During the “At the Heart of Gold” debut last week during the Tribeca Film Festival in New York, Gibson cited the media’s constant impact on this story. She told the Hollywood Reporter: “We don’t take care of the (gymnasts) representing our country and who are the biggest moneymaker for NBC. It’s a travesty and needs to be called out.”
Producers David Ulich and Dr. Steven Ungerleider, also listed as senior researchers, made this documentary cohesive as well with their connections.
L.A.-based Ulich, a lawyer who recently joined the LA2028 organizing committee, joined sports psychologist and author Ungerleider in a production company they call Sidewinder Films.
“Ultimately we felt film was the best medium to reach as many as possible and we’re thrilled to have HBO doing this,” said Ulich. “It’s obviously an extremely difficult topic and we don’t want to turn viewers off after just a few minutes. We want to make sure that we also make this uplifting and integrate a message of hope for the sport going forward.”
They plan to use the film after its HBO run time to educate parents, athletes and coaches on all sorts of platforms.
“We don’t want people to walk away from this clinically depressed,” Ungerleider said. “There is an upside to this story. We want to shift the paradigm and get the word out that we have evolved.”
Tune it in
The backstretch of the Talladega Superspeedway provided key opportunities for Fox to integrate a new stabilized, untethered drone camera as it continued valuable experimentation with the technology during Sunday’s NASCAR coverage.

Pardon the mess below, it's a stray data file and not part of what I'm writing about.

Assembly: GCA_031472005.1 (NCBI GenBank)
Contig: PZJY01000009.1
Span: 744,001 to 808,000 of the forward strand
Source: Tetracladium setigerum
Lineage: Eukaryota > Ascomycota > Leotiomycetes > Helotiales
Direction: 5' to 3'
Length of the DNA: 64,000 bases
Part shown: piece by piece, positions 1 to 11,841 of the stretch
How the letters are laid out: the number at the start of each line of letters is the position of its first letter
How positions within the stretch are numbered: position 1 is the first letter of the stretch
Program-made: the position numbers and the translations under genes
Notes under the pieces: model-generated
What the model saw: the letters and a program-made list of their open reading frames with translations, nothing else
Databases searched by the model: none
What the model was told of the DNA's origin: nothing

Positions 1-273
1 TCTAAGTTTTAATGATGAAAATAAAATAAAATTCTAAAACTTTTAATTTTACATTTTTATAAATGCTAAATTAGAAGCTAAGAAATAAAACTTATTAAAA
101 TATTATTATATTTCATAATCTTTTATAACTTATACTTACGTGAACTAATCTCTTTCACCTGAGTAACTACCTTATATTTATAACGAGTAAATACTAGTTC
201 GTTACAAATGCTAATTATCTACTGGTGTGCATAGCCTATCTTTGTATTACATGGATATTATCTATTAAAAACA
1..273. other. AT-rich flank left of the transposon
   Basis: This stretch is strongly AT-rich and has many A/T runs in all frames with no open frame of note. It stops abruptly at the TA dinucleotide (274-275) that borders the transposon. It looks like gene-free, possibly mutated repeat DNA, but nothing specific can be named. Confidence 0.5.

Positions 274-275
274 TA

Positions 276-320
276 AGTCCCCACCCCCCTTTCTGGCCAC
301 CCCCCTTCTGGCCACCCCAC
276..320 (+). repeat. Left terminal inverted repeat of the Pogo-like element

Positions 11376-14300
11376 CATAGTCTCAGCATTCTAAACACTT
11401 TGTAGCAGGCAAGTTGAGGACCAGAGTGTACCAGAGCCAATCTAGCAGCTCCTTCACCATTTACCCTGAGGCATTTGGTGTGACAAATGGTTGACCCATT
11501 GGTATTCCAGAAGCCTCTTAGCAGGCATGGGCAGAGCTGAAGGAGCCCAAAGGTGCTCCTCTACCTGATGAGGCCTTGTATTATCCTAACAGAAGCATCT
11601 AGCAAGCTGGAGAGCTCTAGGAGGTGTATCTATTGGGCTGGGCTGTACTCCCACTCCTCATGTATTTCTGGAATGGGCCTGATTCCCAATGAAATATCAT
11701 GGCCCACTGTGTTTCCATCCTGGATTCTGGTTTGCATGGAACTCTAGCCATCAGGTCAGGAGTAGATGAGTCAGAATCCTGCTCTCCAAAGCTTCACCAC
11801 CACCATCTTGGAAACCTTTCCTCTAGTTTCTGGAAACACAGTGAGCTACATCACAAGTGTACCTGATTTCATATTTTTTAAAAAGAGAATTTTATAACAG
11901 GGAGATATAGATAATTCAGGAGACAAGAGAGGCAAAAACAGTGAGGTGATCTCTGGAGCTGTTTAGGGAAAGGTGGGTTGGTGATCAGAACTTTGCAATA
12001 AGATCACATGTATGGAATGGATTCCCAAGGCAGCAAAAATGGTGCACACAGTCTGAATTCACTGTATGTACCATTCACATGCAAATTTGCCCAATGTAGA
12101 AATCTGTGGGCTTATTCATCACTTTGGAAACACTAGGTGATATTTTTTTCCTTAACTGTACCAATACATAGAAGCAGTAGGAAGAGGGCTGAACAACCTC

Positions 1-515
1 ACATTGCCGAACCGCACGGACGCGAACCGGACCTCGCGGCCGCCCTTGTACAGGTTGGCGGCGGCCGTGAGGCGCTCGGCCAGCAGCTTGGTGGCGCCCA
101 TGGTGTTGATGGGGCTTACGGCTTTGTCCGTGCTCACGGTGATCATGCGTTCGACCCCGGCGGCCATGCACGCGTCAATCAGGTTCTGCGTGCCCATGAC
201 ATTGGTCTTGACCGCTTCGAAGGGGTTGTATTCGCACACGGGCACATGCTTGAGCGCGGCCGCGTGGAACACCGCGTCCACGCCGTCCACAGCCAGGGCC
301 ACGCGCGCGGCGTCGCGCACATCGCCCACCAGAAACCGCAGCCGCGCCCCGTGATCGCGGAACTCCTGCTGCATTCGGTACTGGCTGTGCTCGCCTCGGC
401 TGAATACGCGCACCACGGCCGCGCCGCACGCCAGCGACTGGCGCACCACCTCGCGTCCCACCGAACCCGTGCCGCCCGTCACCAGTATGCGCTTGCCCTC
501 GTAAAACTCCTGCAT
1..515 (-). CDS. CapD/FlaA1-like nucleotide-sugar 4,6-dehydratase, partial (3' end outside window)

The live shot of a crash with seven laps to go involving Chris Buescher coming out of Turn 2 even caught a glimpse of the buzzing drone, which eventually provided a unique, sharp-focused replay from the infield side.
Some viewers expressed angst on social media that the drone wasn’t as helpful documenting a multi-flip wreck on the final lap involving Kyle Larson, but the way the wreckage played out seemed to impede any clear view.
“It’s been the vision of our production and technical teams to have drone cameras as part of our race coverage,” said Fox Sports’ Emmy Award-winning director Artie Kempner before the race. “It will provide the viewer with dynamic views not seen before in motor sports.”
Fox’s advancement in this applied science works in coordination with the FAA, Homeland Security and NASCAR.
Tune it out
Disney and ABC may have been financially compelled to charm the NFL in every which way possible with prime-time network broadcasting for the sports’ annual draft circus last Thursday and Friday, highlighted by a compressed presentation of player-overcomes-hardship videos for just about every first-round choice.
But did all of it really need to jeopardize the loyal “Jeopardy!” viewers, also compelled to track the record-breaking, open-field runs by sports bettor James Holzhauer? Even host Alex Trebek couldn’t question whether there was plenty of nuanced draft coverage already available for anyone on ESPN or the NFL Network.
No wonder Lee Corso just got up and left the draft table at one point.